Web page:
I may be completely wrong — and I hope I am — but I cannot see how, after Britain has severed her ties with the EU, a border between the British dominated area of Ireland and the Republic of Ireland can be avoided. Many commentators in the news media refer to the “Irish border’. That is a complete misnomer. After Brexit it will be in reality the border between the UK and the EU — even, perhaps the rest of the world.
If and when checks are set up along our land frontier they will, of course, be partly to protect our interests but in reality they will be for the protection of the 27 countries that make up the EU. We may not be too keen on setting up those checks and barriers but the powers that be in Brussels may very well have something else to say about it. Before we, Britain and Ireland, joined the EU (EEC then) we had only ourselves to worry about. The situation is very, very different now.
Even if, by some miracle, we don’t wind up policing the border I cannot for a second see the UK not policing it on their side. Remember that one of the big arguments for leaving the EU made by the pro-Brexit campaigners in the lead up to the referendum was the control of immigration. Can anybody really believe that Britain will ignore 500km of frontier and leave it open to anybody of any nationality to freely cross? I think not.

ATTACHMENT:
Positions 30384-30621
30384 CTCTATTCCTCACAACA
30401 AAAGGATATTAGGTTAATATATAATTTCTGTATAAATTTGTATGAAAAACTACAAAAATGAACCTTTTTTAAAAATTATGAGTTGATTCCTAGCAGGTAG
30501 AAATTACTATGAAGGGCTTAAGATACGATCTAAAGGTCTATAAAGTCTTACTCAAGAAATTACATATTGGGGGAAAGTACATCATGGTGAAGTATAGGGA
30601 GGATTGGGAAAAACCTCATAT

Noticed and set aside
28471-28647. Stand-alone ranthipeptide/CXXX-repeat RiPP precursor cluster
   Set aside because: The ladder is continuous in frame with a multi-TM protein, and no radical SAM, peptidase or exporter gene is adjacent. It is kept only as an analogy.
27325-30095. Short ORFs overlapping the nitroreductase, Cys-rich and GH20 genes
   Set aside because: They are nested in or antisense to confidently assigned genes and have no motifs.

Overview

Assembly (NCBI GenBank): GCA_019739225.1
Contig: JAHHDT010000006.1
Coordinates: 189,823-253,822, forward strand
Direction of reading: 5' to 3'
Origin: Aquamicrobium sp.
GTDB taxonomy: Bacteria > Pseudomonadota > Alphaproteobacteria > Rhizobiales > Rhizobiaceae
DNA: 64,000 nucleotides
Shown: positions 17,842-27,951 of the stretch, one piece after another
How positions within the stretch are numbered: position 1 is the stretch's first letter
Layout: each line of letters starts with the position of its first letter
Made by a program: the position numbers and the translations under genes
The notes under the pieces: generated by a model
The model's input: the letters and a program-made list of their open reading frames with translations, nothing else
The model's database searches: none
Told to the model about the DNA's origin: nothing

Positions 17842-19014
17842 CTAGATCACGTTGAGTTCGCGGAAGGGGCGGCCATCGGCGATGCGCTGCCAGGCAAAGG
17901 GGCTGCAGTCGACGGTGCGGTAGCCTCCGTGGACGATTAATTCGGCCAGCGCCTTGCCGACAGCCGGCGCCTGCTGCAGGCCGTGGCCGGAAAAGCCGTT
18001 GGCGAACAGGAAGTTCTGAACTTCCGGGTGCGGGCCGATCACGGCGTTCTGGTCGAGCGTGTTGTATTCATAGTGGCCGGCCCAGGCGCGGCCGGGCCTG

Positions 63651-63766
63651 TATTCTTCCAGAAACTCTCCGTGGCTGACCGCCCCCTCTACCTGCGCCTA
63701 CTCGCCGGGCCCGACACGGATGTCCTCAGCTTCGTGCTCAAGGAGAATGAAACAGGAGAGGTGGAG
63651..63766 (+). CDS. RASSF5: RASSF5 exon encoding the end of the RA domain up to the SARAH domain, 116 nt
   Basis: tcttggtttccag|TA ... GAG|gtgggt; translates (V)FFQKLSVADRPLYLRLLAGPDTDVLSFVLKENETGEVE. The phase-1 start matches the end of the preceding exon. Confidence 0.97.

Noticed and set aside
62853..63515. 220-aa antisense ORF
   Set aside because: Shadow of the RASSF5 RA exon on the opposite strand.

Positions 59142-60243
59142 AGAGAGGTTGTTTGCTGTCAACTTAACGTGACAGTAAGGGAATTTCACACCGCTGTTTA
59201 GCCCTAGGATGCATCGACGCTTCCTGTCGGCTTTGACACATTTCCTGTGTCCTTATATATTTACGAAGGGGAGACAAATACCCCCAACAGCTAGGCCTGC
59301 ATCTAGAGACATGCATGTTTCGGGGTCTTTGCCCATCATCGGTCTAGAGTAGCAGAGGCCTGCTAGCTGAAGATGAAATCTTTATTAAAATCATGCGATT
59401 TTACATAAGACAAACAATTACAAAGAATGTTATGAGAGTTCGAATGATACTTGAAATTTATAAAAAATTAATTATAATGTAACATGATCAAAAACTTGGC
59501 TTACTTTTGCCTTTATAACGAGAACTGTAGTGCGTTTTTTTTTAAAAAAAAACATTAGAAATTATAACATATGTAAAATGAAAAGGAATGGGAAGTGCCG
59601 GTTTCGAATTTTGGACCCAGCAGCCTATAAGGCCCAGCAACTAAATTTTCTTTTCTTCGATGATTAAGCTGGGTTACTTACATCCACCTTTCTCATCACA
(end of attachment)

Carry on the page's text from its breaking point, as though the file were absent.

When I left secondary school after completing my Leaving Cert my first job was as a customs officer. I spent three and a half years in various ports, airports and all of 1965 on the border between Counties Monaghan and Armagh and between counties Monaghan and Fermanagh. I know how frontiers are guarded and I know why they have to be guarded. Technology may have improved the system but greed and criminality hasn’t gone away. The possibility of making a profit by ignoring rules and regulations outweighs for many any moral and national responsibility.
(Contact Michael at firstname.lastname@example.org)